Sunday, June 06, 2010

I Interview Playwrights Part 188: Hannah Bos

Hannah Bos

Hometown: Evanston, IL

Current Town: Brooklyn, NY

Q:  Tell me about Buddy Cop 2.

A:  Buddy Cop 2 is the third play in our Americana Trilogy but sort of the second play in our architecture trilogy and the first play in our actors getting haircuts for roles trilogy and….

The play is about racquetball, cops and Christmas.

Q:  What is the process in which you and Paul write together?

A:  Paul and I write plays together and it’s horrible. He talks down to me because I’m a woman and because I’m shorter than him. Just kidding.

We try to write plays we would want to see. We start with the world of the play and that comes usually from a fable, idea, object or whatever. We generate the actual text on our own or in the same room and often even sitting next to each other at the same computer. We laugh a lot. That is just part of our development because we also have the luxury of then bringing the text to Oliver Butler our director and test driving material and then going back and changing lots of things. Paul and I are also performers so we think a lot about characters from a personal angle.

Q:  What else are you working on?

A:  I just finished preparing our script “You’re Welcome: A Cycle of Bad Plays” which will be published soon by Playscripts. I’m also finishing my first screenplay and working on the start of the next Debate Society play.

Q:  Tell me, if you will, a story from your childhood that explains who you are as a writer or as a person.

A:  I grew up in my mom’s antique store in Evanston, Illinois. I think that has had a huge influence on my life. Even as a really little girl my mom would let me do the shop’s window so I could set up a little scene with a theme like a prairie life or for Halloween I would put broken doll parts into jars and make tiny nooses. I guess the theme of that window would be murder. I should also mention I would sometimes stand in the window like a mannequin for long periods of time.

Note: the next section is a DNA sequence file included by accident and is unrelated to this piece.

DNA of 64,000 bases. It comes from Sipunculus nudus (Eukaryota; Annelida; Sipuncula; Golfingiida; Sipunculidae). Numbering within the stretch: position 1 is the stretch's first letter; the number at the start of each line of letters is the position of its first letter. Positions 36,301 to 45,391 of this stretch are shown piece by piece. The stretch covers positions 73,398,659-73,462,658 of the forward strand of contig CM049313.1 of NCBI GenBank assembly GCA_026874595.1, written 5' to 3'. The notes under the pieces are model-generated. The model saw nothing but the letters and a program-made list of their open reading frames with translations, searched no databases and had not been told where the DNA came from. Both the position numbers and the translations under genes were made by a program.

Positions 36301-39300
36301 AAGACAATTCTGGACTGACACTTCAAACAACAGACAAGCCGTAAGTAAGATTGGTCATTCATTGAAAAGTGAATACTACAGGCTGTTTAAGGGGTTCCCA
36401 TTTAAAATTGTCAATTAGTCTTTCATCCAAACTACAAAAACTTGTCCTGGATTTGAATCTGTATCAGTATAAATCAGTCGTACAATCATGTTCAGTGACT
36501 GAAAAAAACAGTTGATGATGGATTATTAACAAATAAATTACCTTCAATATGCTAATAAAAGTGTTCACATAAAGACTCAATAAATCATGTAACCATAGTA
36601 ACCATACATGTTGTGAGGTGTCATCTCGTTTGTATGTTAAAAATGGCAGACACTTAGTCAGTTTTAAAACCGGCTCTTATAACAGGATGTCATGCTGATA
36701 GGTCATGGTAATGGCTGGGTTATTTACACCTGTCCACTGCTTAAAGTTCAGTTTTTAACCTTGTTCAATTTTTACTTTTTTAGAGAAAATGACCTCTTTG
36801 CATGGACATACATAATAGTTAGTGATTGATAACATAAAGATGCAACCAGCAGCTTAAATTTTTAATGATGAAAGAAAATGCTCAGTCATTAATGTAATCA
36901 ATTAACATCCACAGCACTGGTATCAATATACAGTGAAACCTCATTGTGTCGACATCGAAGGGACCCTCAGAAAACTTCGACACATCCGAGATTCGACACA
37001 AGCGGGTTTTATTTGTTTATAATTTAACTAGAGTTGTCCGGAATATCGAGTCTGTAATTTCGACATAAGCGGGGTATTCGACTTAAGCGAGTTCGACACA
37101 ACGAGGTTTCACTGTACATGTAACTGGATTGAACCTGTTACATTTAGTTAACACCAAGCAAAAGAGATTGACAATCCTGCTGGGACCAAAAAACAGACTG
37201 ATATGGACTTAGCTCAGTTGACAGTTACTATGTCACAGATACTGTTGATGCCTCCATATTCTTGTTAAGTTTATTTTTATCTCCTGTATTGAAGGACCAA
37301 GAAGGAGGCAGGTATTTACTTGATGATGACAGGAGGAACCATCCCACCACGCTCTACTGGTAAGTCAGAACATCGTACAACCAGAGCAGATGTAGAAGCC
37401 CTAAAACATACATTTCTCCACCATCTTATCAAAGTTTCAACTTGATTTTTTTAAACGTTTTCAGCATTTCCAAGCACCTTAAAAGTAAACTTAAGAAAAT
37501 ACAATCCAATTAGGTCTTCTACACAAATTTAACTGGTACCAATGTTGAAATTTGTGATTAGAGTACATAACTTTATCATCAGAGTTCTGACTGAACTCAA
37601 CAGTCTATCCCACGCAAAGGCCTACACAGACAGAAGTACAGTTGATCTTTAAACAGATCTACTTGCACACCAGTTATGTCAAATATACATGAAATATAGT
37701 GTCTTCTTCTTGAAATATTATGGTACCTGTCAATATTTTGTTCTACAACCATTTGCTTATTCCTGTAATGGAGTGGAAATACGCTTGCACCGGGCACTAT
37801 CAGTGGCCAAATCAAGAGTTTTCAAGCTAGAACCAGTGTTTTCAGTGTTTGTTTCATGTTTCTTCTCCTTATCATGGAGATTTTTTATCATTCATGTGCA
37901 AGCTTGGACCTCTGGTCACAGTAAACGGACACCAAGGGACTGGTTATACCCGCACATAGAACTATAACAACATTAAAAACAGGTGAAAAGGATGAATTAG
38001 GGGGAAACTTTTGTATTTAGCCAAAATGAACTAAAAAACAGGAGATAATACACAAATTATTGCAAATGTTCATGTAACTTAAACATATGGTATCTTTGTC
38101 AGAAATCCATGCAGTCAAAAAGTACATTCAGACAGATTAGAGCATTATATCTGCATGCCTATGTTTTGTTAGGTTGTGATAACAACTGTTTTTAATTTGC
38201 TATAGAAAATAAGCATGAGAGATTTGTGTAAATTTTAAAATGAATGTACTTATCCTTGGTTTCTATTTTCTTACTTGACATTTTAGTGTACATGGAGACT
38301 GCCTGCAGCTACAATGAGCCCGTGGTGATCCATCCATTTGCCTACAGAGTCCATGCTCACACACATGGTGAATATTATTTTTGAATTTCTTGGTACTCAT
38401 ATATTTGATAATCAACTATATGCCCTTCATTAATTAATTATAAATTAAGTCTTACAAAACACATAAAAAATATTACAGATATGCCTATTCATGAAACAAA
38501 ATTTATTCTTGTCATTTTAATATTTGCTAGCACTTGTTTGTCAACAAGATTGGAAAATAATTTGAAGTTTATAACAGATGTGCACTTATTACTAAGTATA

Q:  If you could change one thing about theater, what would it be?

A: I like how Russian audiences treat going to the theater. It’s cheap and more like a highly respected sport. People are on the edges of their seats and know all the players.

Q:  Who are or were your theatrical heroes?

A:  Cherry Jones. I got to work with her once in a play. Jessica Thebus a wonderful director in Chicago is a hero of mine as well as Joyce Piven from the Piven Theater Workshop. Both of them taught me when I was growing up.

Q:  What kind of theater excites you?
A:  I like new plays. I like things that give me chills. That’s usually the barometer for me. I also like Steppenwolf, The Piven Theater Workshop and Annie Baker.

Q:  What advice do you have for playwrights just starting out?:

A:  Write as much as you can. Produce your own work and meet young excited directors.

Q:  Plugs, please:

A:  Come see Buddy Cop 2

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